Atulit Kumar

#### Parallel computing using GPUs

Here are some of the projects I worked on which utilized the massively parallel compute capability of Nvidia GPUs. This page is still under construction and I will be adding my other projects really soon.

Parallel Fractal Generation

The aim of this project was to generate Mandelbrot images using Pthreads. A Mandelbrot set is a mathematical set of points whose boundary is a distinctive and easily recognizable 2D fractal shape. Later I implemented this first using ISPC and later using CUDA to further speedup the process.

A Simple CUDA Renderer

The aim of this project was to write a parallel Renderer in CUDA that draws colored circles.. Apparently you can do a lot with 'colored circles' :)

Presently, I am working on further optimizing the code.

Color to Grayscale conversion

The aim of this project was to convert a Color jpg image to a Grayscale one. Initially I tried to just take the RGB channels of the image and compute the new luma component by averaging out the values i.e. Y=(R+G+B)/3 for each pixel. But I later realized that that our eyes perceive the colors differently. Our eyes are most sensitive to green and least sensitive to Blue. I tried different weighing of color channels before using the following formula to compute the luma component:

Y' = 0.299 * R +0.587 * G + 0.114 * B.

I got this formula from the wiki page of Grayscale.

This is the original image.

This is the image that was blurred using the Gaussian Blur with a 9 px radius and Sigma as 4.0.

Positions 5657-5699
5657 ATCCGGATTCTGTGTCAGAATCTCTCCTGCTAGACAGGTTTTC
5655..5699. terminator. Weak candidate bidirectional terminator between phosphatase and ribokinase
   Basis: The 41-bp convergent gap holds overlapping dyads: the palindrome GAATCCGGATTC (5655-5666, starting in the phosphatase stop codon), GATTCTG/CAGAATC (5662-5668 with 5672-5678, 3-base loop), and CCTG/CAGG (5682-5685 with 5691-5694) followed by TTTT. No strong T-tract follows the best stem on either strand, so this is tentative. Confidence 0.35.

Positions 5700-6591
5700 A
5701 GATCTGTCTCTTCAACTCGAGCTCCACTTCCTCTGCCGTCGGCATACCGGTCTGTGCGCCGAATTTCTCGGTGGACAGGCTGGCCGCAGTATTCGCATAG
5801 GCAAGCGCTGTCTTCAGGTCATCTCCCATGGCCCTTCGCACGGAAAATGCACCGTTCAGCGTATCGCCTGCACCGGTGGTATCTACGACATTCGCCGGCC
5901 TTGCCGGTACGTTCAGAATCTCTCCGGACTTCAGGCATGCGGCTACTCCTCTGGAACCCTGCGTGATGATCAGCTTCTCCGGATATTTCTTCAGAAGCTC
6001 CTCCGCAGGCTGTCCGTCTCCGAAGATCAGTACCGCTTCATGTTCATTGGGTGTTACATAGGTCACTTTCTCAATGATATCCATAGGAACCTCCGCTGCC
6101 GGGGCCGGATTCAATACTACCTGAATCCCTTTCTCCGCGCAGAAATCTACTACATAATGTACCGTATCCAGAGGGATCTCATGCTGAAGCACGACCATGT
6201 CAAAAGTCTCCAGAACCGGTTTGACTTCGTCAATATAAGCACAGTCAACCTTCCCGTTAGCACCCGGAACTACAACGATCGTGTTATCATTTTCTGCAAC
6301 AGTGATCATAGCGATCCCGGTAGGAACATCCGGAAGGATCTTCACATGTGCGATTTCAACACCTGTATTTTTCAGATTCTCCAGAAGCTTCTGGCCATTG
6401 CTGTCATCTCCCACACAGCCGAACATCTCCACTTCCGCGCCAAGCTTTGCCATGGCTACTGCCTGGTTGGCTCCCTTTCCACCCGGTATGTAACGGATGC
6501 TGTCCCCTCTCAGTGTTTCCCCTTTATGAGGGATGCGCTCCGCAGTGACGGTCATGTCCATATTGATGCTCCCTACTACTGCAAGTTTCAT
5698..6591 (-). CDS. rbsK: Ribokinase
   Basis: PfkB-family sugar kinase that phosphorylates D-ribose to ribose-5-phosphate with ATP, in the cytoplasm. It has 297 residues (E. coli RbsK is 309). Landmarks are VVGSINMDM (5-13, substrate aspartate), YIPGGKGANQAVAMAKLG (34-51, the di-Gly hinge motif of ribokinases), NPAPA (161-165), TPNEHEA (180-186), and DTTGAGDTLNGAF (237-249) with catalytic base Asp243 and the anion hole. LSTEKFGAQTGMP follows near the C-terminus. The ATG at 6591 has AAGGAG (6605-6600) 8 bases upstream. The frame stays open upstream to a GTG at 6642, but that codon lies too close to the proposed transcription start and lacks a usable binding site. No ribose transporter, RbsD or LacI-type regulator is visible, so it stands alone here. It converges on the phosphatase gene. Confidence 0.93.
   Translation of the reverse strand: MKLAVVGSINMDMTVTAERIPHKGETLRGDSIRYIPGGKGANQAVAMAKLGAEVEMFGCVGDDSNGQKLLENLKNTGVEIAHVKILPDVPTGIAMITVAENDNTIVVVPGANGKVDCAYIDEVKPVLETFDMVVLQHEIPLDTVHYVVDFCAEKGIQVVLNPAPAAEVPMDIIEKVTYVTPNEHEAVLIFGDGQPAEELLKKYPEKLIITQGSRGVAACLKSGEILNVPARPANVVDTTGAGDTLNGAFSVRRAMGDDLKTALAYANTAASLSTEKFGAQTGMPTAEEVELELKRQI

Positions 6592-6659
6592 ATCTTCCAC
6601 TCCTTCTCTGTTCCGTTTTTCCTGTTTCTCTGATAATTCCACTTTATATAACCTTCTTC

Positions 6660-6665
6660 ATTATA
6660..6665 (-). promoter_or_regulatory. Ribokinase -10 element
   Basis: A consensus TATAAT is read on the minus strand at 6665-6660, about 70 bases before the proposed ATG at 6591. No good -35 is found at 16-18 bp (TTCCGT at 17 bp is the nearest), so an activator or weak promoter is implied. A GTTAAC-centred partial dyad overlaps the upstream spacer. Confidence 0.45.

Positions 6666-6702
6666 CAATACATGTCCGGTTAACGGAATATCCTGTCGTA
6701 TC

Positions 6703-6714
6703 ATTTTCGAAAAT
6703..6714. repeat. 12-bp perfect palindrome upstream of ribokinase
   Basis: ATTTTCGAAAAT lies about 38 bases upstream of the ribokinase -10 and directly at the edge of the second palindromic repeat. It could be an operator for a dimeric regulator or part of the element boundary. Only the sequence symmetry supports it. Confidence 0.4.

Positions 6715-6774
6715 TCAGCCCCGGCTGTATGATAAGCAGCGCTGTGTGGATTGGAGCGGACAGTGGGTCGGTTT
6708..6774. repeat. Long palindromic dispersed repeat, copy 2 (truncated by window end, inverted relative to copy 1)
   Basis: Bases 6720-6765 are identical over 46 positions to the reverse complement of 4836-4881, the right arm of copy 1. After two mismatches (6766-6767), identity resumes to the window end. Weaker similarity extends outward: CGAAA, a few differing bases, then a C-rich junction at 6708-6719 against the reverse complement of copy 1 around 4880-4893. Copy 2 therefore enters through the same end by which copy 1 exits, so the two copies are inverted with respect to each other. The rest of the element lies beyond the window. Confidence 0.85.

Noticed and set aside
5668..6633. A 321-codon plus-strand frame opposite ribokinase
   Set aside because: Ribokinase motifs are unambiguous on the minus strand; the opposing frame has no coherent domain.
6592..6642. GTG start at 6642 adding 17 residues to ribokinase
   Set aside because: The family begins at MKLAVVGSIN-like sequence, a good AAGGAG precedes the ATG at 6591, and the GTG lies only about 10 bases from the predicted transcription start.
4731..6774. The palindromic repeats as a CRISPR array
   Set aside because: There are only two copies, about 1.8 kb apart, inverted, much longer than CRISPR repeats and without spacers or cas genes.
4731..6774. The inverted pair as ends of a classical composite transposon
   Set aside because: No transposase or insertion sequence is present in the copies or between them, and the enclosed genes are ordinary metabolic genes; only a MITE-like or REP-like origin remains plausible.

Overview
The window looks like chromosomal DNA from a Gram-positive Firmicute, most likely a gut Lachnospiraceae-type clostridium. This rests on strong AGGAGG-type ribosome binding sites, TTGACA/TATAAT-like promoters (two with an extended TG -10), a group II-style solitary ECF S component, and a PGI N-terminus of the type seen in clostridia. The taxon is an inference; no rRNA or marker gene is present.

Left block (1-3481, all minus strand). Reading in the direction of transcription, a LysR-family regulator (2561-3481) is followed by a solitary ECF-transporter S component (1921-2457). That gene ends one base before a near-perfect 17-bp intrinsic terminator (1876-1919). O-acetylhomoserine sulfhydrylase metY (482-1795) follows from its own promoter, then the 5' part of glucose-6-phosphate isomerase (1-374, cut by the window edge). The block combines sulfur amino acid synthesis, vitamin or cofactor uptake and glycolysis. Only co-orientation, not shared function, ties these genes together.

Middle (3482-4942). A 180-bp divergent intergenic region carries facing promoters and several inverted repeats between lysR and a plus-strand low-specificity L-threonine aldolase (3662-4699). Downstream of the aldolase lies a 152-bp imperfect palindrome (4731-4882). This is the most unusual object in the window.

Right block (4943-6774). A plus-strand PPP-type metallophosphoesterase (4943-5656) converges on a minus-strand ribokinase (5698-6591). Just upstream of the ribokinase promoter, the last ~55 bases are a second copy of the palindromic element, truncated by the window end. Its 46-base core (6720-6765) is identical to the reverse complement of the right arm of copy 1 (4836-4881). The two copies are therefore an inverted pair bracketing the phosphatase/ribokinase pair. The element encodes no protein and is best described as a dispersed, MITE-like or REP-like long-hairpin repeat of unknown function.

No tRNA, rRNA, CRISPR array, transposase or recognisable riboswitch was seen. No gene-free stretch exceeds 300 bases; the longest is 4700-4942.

This is the image that was blurred using the Gaussian Blur with a 9 px radius and Sigma as 2.0.

This is the original image.

Gaussian Filter for smooth blurring

The aim of this project was to blur an image with the help of Gaussian Filter. This seemingly simple project was easy to implement but much, much harder to optimize and therefore reduce the compute time. I started off with a compute time of 62.6 ms for this 1280x1600 image of the Leaning Tower of Pisa and was initially happy with the result. But, later I felt that it could be optimized. Instead of separating each channel and computing them individually and then recombining them, I could remove the the separation and the recombination part! This itself gave a 2x boost in speed. After some more optimizations (using shared memory and not recomputing the already computed data), I finally got it down to just over 17 ms! That is almost 3.7x faster than my original implementation! I am reading about Gaussian blurring in general and hope to further decrease the compute time.

More about Gaussian Filter here.